emerged from the Great Blackout of
1965, darkness descended again on
St. Bonaventure. Kevin McNamee
knew the day was inevitable. For as
'76, understood how fragile life was. His dad
earned a Purple Heart in World War II, but the
price was a shredded heart, ravaged by Ger-
mans and stitched together by the French,
whose efforts gave him 10 more years than
anyone thought possible.
ing up, and he'd be waving out a window to
us after recovering from his latest heart
episode," said McNamee, now in his 20th year
as deputy athletic director at George Mason.
never come. And then, one day, I came home
from school ... "
home. The founder of St. Bonaventure's phys
ed department and men's swim program was
just 47. He didn't have enough days, but he
never cheated the ones he was given.
lentless in living life," said Kevin, whose Twit-
ter avatar is a sepia-toned photo from the
early '50s of his dad with SBU's swim team.
"He had an unbelievable drive and resilience
to living a normal life."
finally gave out. She was even taking an edu-
cation class from him that fall semester.
member every heart attack he had after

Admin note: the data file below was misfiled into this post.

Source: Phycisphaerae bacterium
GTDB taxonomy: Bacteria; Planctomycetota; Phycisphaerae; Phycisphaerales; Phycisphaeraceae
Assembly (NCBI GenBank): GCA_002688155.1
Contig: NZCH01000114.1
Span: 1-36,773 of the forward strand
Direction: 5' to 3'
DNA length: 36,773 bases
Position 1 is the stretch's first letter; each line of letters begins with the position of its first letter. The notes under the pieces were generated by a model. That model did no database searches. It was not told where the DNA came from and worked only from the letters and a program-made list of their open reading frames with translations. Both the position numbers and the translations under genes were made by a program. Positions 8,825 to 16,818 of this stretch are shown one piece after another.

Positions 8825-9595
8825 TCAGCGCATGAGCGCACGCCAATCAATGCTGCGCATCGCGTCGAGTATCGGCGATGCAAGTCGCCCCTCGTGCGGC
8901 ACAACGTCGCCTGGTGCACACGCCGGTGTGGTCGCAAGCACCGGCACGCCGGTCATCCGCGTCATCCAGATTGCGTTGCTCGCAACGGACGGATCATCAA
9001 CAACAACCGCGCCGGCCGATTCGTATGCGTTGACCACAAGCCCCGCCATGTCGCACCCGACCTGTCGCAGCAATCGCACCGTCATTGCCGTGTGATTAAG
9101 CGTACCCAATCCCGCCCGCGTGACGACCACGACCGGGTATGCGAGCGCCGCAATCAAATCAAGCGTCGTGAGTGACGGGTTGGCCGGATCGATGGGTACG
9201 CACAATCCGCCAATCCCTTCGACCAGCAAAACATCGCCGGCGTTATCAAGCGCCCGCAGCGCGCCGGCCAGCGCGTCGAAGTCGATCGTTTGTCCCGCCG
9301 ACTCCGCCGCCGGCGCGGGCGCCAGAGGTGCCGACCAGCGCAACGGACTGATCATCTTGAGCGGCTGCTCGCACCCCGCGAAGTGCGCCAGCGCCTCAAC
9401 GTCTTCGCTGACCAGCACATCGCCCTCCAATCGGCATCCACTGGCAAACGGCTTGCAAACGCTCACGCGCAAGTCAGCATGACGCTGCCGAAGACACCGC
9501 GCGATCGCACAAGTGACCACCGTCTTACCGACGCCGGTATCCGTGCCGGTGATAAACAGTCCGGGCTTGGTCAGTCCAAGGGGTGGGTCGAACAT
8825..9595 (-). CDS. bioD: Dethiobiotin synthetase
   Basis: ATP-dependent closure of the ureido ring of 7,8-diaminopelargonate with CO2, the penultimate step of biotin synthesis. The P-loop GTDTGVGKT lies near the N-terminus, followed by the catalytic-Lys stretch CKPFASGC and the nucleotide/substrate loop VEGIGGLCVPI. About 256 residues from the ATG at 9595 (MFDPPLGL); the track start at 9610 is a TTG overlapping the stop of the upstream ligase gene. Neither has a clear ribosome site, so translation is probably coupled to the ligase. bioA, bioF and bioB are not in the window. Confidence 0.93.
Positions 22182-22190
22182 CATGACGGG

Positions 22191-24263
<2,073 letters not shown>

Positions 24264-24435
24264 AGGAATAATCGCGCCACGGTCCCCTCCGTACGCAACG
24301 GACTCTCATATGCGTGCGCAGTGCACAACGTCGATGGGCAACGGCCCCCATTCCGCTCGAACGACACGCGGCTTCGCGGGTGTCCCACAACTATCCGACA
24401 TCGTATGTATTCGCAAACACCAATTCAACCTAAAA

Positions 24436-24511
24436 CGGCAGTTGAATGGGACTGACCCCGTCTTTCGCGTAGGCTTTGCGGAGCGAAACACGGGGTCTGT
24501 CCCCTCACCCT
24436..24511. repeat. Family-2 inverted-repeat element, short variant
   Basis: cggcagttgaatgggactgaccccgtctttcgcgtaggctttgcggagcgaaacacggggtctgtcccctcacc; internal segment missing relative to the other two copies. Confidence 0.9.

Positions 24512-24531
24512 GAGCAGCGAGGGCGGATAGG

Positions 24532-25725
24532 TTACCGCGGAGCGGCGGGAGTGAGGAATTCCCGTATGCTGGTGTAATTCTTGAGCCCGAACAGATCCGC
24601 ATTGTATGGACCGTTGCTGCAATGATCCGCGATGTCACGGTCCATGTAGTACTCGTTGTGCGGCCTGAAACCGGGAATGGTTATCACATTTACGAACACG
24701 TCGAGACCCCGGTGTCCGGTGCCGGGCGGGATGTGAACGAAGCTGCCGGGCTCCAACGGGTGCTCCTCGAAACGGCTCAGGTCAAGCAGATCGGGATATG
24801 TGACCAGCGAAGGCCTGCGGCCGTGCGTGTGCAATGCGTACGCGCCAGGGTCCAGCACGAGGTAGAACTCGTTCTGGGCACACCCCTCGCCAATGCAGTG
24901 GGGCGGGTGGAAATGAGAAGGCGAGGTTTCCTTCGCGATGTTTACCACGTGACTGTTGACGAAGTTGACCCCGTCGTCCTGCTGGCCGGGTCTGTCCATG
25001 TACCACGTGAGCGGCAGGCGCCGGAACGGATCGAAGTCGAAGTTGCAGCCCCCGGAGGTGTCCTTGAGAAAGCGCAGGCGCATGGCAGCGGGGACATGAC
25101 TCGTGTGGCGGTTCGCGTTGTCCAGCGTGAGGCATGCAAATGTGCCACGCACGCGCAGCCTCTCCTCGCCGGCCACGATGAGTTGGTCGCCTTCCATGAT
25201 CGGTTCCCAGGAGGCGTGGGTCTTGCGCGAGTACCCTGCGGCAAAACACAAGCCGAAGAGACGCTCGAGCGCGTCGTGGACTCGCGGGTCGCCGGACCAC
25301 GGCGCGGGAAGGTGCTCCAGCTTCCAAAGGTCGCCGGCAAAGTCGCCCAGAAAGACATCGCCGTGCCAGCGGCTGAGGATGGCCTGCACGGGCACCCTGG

that. It was a difficult scenario to deal
with as a child," said Pat, her voice
breaking up. "It's emotional for me to
talk about even now. It was horrible."
istence, Pat and Kevin also cherish great
memories of their dad, as do older
brother Jack and younger brother Brian,
class of '78. They are numbers one
through four in a five-kid clan.
ries of him. Sean McNamee is 50. His fa-
ther died 49 years ago.
1978 to 1992. "The remarkable thing
about Sean is that he has every trait,
every attribute of dad."
"Sean enjoys life, has a similar sense
always been great with students," Tem-
pesta said. "My father was the same
established a culture of
discipline and accounta-
bility that made St.
Bonaventure a respected
program in the North-